By Davey Burgess
For students interested in learning about programming and robots, look no further than Arundel’s Intro to Robotics class. Robotics students can create physical and virtual robots, like the clawbot, and then use a program called VEX to enter code and program the bots.
The Robotics classroom is located in the basement, in room F001. Mr. Baur teaches the course. “We did something last year called Robo-Dunk, where they taught the robot to pick up a ball, carry it, and put it through a basket all by itself,” he said in an interview with The Pulse.
Students with prior programming knowledge should note that if they are already knowledgeable in programming, they would most likely have no problems in the class. Robotics students create clawbots using VEX. Many projects have been produced in the Robotics class due to VEX’s simple to use features. Those who know advanced coding can explore additional features with their clawbot. Advanced features include making robots pick up items.
There is also a simpler command called the void command. Students name a command, such as moveforward, and enter their code. Then, under task main, entering moveforward prompts their robots to follow whatever code was inputted into the void code.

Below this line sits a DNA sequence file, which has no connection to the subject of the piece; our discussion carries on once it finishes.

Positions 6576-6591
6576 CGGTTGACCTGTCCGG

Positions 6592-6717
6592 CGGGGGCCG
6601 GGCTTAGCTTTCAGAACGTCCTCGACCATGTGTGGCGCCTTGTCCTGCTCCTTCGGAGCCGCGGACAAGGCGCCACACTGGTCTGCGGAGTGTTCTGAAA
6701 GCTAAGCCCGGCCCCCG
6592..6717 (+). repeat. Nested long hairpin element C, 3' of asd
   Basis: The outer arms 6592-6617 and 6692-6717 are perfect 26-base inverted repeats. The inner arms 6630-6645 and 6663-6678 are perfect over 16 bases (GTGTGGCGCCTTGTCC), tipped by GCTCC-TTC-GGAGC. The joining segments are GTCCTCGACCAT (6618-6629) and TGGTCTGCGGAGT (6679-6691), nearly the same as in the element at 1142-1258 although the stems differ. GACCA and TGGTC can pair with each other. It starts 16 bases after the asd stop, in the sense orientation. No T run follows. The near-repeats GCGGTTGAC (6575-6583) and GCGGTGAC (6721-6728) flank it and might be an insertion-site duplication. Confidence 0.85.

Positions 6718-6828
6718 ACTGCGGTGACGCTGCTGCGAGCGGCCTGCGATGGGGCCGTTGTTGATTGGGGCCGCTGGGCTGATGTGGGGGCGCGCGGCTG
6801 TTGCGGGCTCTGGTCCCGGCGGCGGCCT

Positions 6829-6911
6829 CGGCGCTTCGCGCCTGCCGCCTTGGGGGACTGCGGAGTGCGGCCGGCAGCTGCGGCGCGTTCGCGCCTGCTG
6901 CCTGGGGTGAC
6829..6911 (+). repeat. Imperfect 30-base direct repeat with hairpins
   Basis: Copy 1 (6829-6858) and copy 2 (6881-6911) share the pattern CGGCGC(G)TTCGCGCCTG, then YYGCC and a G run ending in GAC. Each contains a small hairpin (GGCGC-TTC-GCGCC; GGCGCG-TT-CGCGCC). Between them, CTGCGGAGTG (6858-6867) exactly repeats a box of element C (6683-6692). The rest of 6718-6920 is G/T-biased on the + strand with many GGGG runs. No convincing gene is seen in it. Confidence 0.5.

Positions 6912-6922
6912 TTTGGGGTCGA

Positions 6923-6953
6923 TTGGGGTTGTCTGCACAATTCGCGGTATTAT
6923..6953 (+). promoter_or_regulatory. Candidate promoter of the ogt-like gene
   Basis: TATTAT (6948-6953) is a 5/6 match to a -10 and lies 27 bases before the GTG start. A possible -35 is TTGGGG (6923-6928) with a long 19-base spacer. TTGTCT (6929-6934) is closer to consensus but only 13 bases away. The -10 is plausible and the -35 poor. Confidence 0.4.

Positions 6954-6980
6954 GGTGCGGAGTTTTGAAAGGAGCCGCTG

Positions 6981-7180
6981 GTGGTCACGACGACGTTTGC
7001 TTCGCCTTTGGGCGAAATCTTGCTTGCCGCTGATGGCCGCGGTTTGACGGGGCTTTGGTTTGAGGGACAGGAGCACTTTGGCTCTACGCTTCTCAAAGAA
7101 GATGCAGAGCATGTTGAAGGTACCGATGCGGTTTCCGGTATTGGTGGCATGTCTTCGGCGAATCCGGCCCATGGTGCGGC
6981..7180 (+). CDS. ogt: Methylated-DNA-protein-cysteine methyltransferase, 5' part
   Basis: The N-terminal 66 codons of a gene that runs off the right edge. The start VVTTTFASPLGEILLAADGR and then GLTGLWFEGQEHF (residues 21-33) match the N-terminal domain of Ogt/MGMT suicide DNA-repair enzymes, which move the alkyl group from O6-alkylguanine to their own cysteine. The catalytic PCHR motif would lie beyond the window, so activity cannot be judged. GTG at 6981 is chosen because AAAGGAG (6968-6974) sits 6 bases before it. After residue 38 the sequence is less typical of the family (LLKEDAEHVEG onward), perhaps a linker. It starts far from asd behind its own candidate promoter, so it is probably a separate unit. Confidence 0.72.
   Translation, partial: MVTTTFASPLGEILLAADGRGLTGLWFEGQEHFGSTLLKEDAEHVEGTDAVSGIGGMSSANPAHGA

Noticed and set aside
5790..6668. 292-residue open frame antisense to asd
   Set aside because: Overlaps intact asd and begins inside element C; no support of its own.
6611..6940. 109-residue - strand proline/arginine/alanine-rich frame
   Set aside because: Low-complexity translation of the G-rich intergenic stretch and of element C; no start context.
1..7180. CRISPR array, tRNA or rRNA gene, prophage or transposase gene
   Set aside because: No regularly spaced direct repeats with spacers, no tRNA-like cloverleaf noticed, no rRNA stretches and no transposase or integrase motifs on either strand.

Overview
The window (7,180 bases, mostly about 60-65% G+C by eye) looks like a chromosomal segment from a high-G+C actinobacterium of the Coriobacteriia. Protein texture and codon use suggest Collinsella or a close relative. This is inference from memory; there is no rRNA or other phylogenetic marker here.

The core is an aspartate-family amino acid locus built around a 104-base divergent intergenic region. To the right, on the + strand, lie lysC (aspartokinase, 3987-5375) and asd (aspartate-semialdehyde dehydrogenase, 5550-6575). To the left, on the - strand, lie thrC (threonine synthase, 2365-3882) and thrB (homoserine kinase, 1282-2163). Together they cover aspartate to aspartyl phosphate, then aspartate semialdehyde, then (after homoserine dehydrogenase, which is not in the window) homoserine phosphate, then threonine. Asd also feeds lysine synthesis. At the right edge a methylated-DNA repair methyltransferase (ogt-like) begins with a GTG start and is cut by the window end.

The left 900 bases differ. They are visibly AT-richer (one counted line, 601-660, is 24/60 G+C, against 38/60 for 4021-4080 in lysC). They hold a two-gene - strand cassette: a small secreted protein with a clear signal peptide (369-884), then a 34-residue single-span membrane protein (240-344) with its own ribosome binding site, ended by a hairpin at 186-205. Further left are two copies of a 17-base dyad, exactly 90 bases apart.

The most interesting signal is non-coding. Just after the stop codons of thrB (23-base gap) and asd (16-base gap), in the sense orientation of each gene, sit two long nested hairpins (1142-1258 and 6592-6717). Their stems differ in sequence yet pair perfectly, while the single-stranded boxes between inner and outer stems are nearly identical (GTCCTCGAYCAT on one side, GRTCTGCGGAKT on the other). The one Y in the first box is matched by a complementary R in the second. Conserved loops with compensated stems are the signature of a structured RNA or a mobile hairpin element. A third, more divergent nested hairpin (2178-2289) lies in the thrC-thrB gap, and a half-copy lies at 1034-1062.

Baur’s students gain knowledge on a variety of topics concerning robotics throughout the year. “We learn how to program robots to make movements, how to program with sensors to make adjustments, we learn robotics in society, how are they really used in the real world, and then we look about careers in robotics,” Baur said.
Students can test their robots by making them complete a labyrinth, or programming them to go back and forth. The class occasionally has basketball drills with their completed robots.
Coding also has other uses for robots in the Robotics course. When a motor speed is set to 0, and another motor is turned on, the robot will swing turn. If both motor speeds are negative, the robot will move backward. If both motor numbers are positive, the robot will move forward. When one motor’s speed is positive, while the other motor is negative, the robot will point turn. Students can determine how long their robot’s motor will run using the wait1Msec command.
Mr. Baur spoke highly of the class: “I think it’s fun, interactive, and it’s something you can see coding come to life instead of just seeing it on the screen.”